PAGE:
It has been a difficult decade for airline travel and those who investigate accidents.
June 2009 saw the disappearance of Air France Flight 447, with 228 passengers and crew, somewhere over the Atlantic Ocean. After a month of futile deep-ocean searches, the batteries on the flight data recorders’ underwater locator beacons were assumed to be dead and the search was called off. Nearly two years later, the black boxes turned up after extensive mapping of potential flight paths.
Investigators from multiple countries are still shaking their heads over what transpired in the case of EgyptAir Flight 804, which plunged into the Mediterranean Sea in May 2016 with 66 people on board. The Airbus A320’s flight data recorders were recovered less than a month later, but the data proved to be inconclusive. With no clear explanation offered of what happened, theories swung from terrorism to an electrical fire in the avionics compartment to the pilot’s iPhone overheating. Many agreed that if the airplane had been equipped with a cockpit video recorder, investigators would have had a far easier time determining the cause of the tragedy.
And then there’s Malaysia Airlines Flight 370, whose disappearance over the Indian Ocean in March 2014 has turned into one of the world’s greatest airline disaster mysteries (see “What Went Wrong on Malaysia Airlines Flight 370?” September 2016). Investigators called off the $160 million search in January 2017, but some are still debating whether search teams had been looking in an entirely wrong area of the ocean.
Most recently, investigators were confronted with the mystery of two Boeing 737s that crashed less than five months apart in Indonesia and Ethiopia. Initially, the Federal Aviation Administration decided not to ground the Boeing 737 MAX in the United States, citing lack of information from the Ethiopian airliner’s flight data recorders. (Despite requests from Boeing, Ethiopian authorities did not release the FDRs to U.S. investigators, choosing instead to send the recorders to France several days later.) But the FAA reversed its decision when it obtained data from Aireon—a company that operates receivers on a newly completed constellation of Iridium satellites—which revealed part of what the FDRs later showed: that the final seconds of the Ethiopian airliner’s flight were chillingly similar to those of the Indonesian airplane. (See “Iridium Satellites Launch a New Era of Global Tracking.”)
These events have stirred debate, once again, about the usefulness of flight recorders that are physically tethered to an airplane. At a time when it is possible to locate a lost cellphone from halfway around the world, the idea of flight recorders whose data can’t be accessed remotely (but must be downloaded from the box itself) seems as outdated as complimentary meals on cross-country flights. The Aireon receivers on Iridium NEXT satellites, for instance, collect data transmitted by an airplane’s transponder to track position, speed, and altitude at intervals of less than eight seconds. Is it time the august black box, an instrument that has been in use since the 1950s, be retired and replaced by something else?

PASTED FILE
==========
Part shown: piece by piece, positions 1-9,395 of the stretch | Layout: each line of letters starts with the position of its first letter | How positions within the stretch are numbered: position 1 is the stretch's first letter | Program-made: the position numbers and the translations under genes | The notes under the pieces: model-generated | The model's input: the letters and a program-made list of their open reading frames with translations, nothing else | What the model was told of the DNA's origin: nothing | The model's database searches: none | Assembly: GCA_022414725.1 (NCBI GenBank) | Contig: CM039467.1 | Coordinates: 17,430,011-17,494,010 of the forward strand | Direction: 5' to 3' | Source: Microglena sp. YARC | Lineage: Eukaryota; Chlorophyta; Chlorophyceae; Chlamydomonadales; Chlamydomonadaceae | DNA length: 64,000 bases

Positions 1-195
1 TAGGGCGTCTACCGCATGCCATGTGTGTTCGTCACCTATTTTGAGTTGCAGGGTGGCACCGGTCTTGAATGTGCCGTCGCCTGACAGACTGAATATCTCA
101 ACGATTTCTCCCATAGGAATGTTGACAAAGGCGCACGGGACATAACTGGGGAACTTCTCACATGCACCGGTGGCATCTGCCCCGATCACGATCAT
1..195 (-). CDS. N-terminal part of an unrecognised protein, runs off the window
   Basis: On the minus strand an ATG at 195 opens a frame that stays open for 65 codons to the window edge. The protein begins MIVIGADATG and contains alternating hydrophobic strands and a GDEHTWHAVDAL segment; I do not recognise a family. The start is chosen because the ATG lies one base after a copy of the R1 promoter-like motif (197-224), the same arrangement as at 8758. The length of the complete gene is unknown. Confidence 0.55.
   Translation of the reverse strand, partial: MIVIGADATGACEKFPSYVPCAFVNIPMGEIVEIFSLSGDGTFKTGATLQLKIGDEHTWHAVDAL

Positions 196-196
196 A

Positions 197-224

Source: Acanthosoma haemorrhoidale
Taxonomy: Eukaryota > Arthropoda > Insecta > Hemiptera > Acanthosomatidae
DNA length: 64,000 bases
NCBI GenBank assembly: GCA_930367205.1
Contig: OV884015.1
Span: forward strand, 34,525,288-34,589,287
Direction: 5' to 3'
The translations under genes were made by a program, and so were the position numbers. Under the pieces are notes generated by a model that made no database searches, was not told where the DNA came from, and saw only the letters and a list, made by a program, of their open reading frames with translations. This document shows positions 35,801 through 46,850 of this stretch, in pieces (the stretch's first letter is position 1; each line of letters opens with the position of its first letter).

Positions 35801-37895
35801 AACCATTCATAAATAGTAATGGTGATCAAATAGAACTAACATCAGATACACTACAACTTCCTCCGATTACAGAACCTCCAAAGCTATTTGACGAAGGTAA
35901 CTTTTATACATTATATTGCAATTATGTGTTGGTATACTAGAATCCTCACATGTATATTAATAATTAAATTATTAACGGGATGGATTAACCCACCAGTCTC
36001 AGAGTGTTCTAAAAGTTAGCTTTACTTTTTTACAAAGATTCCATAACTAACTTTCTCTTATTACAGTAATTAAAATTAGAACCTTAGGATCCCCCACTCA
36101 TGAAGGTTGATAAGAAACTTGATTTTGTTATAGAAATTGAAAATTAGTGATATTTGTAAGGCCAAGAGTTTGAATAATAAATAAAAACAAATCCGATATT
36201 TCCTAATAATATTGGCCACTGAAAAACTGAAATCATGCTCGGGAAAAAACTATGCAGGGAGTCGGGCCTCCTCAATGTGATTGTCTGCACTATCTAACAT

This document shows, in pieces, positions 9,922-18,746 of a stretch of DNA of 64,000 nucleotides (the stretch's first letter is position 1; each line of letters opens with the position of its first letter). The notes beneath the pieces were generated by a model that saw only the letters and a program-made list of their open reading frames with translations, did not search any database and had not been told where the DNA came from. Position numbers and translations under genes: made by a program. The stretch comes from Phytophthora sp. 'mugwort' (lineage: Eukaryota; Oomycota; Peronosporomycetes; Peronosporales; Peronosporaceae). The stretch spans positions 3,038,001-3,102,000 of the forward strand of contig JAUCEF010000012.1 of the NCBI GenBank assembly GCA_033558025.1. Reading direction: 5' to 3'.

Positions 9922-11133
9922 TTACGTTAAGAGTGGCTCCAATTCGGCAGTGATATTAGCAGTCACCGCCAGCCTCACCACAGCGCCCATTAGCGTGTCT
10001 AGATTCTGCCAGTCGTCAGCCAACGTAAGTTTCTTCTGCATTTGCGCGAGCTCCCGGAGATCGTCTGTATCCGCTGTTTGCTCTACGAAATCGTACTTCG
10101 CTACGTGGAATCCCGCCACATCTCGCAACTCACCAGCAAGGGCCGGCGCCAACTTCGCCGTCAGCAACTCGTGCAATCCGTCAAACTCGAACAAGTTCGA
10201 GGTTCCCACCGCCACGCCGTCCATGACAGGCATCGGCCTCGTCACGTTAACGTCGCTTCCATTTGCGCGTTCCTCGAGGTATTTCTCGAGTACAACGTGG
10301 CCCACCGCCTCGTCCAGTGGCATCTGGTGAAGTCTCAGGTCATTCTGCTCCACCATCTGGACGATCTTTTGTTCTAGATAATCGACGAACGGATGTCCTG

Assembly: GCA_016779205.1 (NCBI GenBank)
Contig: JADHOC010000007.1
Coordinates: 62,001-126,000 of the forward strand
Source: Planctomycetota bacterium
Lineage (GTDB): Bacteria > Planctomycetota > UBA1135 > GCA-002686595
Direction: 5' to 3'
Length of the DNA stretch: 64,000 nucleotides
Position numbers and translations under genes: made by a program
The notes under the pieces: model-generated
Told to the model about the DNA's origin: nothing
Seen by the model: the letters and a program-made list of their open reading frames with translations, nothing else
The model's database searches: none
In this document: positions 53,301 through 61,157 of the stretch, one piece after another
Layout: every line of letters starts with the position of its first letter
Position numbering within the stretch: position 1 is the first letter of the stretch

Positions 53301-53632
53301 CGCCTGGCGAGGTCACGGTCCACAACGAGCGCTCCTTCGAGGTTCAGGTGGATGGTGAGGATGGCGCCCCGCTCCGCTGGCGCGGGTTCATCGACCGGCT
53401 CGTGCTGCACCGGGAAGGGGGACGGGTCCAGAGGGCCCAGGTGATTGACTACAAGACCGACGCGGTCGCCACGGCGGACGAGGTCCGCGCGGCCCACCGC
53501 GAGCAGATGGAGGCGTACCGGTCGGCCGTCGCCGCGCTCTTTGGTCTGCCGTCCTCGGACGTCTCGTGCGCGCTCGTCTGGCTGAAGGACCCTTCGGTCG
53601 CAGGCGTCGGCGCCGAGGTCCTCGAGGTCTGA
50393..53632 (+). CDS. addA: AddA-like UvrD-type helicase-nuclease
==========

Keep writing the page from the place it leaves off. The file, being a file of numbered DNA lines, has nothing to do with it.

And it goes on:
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In a hallway on the fifth floor of the National Transportation Safety Board (NTSB) headquarters in Washington, D.C., an interesting display tracks the sluggish evolution of the black box. A 20-foot-long glass case holds a mini-museum of flight data recorders and cockpit voice recorders dating back to the Eisenhower era. Some are mangled pieces of equipment, showing the scars of gruesome accidents. Others look brand new.
There’s an original 1950s flight recorder, which used a stylus to etch basic flight conditions—such as altitude, airspeed, heading, vertical acceleration, and time—onto a foil magazine that could be used only once. Investigators had to use a microscope to decipher the little squiggles and lines, which looked something like an EKG reading. Data and flight recorders from the 1960s employed magnetic tape to store flight information, a technological achievement that was still in use as recently as the early 1990s, when solid-state recorders became the norm.
As is by now well known, the black box is not black. All of these devices are painted a bright orange to help with visibility. Theories abound regarding the origin of the term “black box,” including rumors that the mysterious contents could be safely accessed only in a dark room or that the device turns black when it gets charred. The truth is much more mundane. In the post-World War II field of electronic circuitry, black box became the ubiquitous term for a self-contained electronic device whose input and output were more defining than its internal operations. But, since the mid-1960s, the media has used the avionics term almost exclusively to describe flight recorders, no doubt because of the sense of mystery it conveys in the aftermath of an air disaster.
Unlike the comparatively crude designs on display at the NTSB, today’s FDRs can record thousands of parameters, far more than just the 88 mandated by the Federal Aviation Administration. Some recorders archive voice and data in one unit, saving precious space. Most are mounted in the tail section of an airplane, which is typically the last part to make impact and is therefore most likely to survive a crash.
Since a well-maintained airliner can fly for decades, many aircraft around the world—particularly those from poorer countries—are still equipped with some of the antiquated devices in the NTSB gallery. In fact, specialists in the agency’s recorders laboratory must sometimes use similar versions to help download recorders sent in from around the world. (About 25 to 30 percent of the black boxes the NTSB receives come from foreign countries without a similar agency.) If a flight or voice recorder is too damaged to use, engineers remove its memory module and insert it into a surrogate recorder in order to download the data. There’s a rack in the lab holding approximately 20 of these recorders from different manufacturers and different eras. “We keep everything because we never know when something 40 years old is going to come through the door and we need to resurrect something,” says Sarah McComb, who heads the agency’s vehicle recorder division.